Why Eye Doctors Say You Should Never Sleep In Contact Lenses

Health experts are urging the millions of people who wear contact lenses to break a common but dangerous habit.

It's thought that 45 million Americans wear contact lenses at night, while the number of Australians is unknown.

The Centers for Disease Control and Prevention warns that sleeping with contacts in can increase the risk of an eye infection by about six to eight times.

About 1 in 3 contact lens wearers admit to sleeping or napping in their contacts, the CDC reports.

The warning comes after a recent CDC report highlighting six case studies in which people suffered serious corneal infections associated with sleeping in contact lenses. The injuries caused an array of symptoms including redness, irritation, blurred vision, and even vision loss.

Dr. Christopher Starr, an ophthalmologist at Weill Cornell Medical Center in New York, explains why this can be dangerous.

"When you sleep in your contact lenses, oxygen permeation goes down. Bacteria like dark, damp places with no oxygen and no movement," he told CBS This Morning.

When you blink throughout the day, you're essentially cleaning your contact lenses, Starr explained, and when you sleep and are not blinking, the bacteria can grow and infect the cornea.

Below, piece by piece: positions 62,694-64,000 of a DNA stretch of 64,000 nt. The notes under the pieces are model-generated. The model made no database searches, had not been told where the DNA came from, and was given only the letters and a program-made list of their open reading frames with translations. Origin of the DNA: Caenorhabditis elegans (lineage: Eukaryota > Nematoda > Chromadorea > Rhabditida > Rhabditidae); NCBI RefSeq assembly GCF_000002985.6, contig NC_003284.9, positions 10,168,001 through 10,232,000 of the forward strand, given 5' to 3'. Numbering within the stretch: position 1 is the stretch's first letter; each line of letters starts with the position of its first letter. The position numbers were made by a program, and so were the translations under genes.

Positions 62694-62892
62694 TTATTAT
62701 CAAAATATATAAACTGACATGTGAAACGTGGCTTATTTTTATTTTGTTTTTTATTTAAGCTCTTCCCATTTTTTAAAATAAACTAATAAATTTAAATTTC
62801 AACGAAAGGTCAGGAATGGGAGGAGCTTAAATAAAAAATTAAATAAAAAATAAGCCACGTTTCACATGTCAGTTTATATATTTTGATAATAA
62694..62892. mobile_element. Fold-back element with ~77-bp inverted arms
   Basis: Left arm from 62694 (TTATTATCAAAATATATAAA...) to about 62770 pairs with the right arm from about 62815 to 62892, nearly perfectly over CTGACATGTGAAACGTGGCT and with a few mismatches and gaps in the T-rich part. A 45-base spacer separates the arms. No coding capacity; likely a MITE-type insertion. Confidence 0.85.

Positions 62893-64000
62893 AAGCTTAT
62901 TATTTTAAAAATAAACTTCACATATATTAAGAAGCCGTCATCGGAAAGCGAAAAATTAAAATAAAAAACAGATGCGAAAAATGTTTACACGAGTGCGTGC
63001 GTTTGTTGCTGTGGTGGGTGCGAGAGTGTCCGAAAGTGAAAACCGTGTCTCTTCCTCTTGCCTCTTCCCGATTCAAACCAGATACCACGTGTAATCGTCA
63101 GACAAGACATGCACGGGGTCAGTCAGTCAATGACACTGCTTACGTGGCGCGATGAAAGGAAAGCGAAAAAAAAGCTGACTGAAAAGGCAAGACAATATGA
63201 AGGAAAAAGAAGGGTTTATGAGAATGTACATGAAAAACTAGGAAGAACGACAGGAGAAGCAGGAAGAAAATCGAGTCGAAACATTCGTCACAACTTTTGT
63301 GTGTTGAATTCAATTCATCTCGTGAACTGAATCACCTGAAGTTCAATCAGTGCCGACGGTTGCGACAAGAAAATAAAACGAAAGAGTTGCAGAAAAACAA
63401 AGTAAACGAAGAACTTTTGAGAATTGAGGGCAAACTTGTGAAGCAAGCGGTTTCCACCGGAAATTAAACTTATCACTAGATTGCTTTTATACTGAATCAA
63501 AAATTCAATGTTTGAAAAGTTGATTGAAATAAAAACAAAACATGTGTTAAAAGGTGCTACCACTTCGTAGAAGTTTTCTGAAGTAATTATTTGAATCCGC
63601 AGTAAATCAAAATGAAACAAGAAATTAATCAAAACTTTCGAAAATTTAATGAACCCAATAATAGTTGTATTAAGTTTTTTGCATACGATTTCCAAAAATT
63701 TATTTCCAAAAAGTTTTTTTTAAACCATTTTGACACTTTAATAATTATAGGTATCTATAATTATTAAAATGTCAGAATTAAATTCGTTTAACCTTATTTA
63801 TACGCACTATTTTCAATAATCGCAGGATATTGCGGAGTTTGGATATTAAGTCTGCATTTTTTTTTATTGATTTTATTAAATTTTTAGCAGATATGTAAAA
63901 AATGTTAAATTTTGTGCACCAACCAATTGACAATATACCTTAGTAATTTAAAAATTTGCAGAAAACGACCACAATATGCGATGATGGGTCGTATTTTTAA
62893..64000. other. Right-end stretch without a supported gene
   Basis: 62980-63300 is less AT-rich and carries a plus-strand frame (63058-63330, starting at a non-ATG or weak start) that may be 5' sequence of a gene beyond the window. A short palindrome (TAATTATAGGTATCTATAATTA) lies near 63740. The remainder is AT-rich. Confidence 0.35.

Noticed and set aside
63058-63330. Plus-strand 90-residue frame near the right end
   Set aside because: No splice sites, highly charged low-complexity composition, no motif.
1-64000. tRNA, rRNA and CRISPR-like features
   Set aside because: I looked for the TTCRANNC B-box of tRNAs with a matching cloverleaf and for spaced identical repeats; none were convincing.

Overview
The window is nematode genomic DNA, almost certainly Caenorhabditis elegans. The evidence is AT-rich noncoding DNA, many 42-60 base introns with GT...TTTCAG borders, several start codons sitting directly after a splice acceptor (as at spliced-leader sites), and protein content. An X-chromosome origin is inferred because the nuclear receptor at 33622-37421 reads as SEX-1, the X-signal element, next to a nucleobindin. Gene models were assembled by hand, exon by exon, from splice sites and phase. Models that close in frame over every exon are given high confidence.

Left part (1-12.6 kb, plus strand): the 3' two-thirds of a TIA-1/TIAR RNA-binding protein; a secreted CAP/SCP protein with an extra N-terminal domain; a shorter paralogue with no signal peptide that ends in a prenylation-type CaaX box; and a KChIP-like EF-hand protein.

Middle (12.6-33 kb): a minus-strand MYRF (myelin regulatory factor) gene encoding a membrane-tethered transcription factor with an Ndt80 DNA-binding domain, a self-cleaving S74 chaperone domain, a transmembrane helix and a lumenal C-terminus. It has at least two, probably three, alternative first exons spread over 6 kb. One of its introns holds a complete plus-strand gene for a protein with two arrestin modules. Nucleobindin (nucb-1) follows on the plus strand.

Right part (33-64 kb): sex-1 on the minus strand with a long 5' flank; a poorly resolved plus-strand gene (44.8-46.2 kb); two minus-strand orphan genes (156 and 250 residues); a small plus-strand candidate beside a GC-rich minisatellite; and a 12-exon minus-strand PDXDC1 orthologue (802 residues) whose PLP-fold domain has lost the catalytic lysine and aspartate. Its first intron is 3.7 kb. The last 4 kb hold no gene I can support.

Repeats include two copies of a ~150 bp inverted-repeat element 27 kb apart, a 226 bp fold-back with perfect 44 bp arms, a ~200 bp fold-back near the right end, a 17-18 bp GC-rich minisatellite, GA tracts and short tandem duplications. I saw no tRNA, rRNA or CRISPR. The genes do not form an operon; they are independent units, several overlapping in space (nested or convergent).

Experts recommend never sleeping in contact lenses and removing them even for short naps.

The CDC acknowledges that while some contact lenses are approved by the FDA for overnight wear, "the increased risk for infection is acknowledged by their classification as a Class 3 medical device, which includes medical devices with the greatest risk for harm."

Starr reminds contact lens wearers of other important safety measures, such as never swimming or showering with lenses in.

It's also important to consider how you dispose of lenses. Starr notes that many people with disposable lenses either flush them down the toilet or toss them in the sink. According to the American Chemical Society, this adds about 6 to 10 tons of plastic to U.S. wastewater each year.

"All that plastic ends up in our food. It's a pollutant to the environment but also to us because it gets into our food," Starr said.

Instead, experts recommend throwing disposable contact lenses in the trash, or even better, a recycling bin.

Finally, with Halloween coming up, Starr urges everyone to stay away from costume colored contact lenses.

"Costume contact lenses, first of all, are illegal in the United States. If you see them on a shelf, they should be reported, quite frankly," he said. "The risk of infection goes up 16-fold with costume contact lenses. They are terrible. Do not put them in your eyes."